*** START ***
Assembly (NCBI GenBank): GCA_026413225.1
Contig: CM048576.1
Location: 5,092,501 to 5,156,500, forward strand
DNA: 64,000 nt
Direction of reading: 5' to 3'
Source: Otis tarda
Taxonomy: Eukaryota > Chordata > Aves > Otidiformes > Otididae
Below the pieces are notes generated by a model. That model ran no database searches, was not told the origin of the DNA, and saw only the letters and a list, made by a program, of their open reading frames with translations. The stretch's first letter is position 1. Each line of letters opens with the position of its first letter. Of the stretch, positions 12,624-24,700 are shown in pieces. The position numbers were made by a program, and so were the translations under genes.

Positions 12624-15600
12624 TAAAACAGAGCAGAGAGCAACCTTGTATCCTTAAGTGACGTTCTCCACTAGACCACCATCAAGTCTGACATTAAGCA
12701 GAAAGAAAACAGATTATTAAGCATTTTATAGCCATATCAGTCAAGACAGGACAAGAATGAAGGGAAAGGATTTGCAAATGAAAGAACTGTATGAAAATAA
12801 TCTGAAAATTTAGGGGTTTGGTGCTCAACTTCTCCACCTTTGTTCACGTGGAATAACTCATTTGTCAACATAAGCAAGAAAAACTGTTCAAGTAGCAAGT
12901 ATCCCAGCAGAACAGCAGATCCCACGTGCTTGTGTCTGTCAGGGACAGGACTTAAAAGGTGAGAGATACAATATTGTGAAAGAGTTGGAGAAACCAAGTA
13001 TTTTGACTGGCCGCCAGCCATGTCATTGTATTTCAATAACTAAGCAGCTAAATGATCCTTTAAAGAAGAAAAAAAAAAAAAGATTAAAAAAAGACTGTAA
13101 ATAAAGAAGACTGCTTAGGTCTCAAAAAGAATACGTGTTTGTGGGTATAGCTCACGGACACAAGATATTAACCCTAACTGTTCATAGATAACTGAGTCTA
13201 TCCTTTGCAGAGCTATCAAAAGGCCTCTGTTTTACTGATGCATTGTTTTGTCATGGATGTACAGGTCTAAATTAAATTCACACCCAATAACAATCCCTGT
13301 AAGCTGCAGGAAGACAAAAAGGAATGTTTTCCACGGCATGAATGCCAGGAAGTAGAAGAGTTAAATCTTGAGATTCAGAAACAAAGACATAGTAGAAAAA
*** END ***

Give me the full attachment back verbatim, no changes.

Assembly (NCBI GenBank): GCA_026413225.1
Contig: CM048576.1
Location: 5,092,501 to 5,156,500, forward strand
DNA: 64,000 nt
Direction of reading: 5' to 3'
Source: Otis tarda
Taxonomy: Eukaryota > Chordata > Aves > Otidiformes > Otididae
Below the pieces are notes generated by a model. That model ran no database searches, was not told the origin of the DNA, and saw only the letters and a list, made by a program, of their open reading frames with translations. The stretch's first letter is position 1. Each line of letters opens with the position of its first letter. Of the stretch, positions 12,624-24,700 are shown in pieces. The position numbers were made by a program, and so were the translations under genes.

Positions 12624-15600
12624 TAAAACAGAGCAGAGAGCAACCTTGTATCCTTAAGTGACGTTCTCCACTAGACCACCATCAAGTCTGACATTAAGCA
12701 GAAAGAAAACAGATTATTAAGCATTTTATAGCCATATCAGTCAAGACAGGACAAGAATGAAGGGAAAGGATTTGCAAATGAAAGAACTGTATGAAAATAA
12801 TCTGAAAATTTAGGGGTTTGGTGCTCAACTTCTCCACCTTTGTTCACGTGGAATAACTCATTTGTCAACATAAGCAAGAAAAACTGTTCAAGTAGCAAGT
12901 ATCCCAGCAGAACAGCAGATCCCACGTGCTTGTGTCTGTCAGGGACAGGACTTAAAAGGTGAGAGATACAATATTGTGAAAGAGTTGGAGAAACCAAGTA
13001 TTTTGACTGGCCGCCAGCCATGTCATTGTATTTCAATAACTAAGCAGCTAAATGATCCTTTAAAGAAGAAAAAAAAAAAAAGATTAAAAAAAGACTGTAA
13101 ATAAAGAAGACTGCTTAGGTCTCAAAAAGAATACGTGTTTGTGGGTATAGCTCACGGACACAAGATATTAACCCTAACTGTTCATAGATAACTGAGTCTA
13201 TCCTTTGCAGAGCTATCAAAAGGCCTCTGTTTTACTGATGCATTGTTTTGTCATGGATGTACAGGTCTAAATTAAATTCACACCCAATAACAATCCCTGT
13301 AAGCTGCAGGAAGACAAAAAGGAATGTTTTCCACGGCATGAATGCCAGGAAGTAGAAGAGTTAAATCTTGAGATTCAGAAACAAAGACATAGTAGAAAAA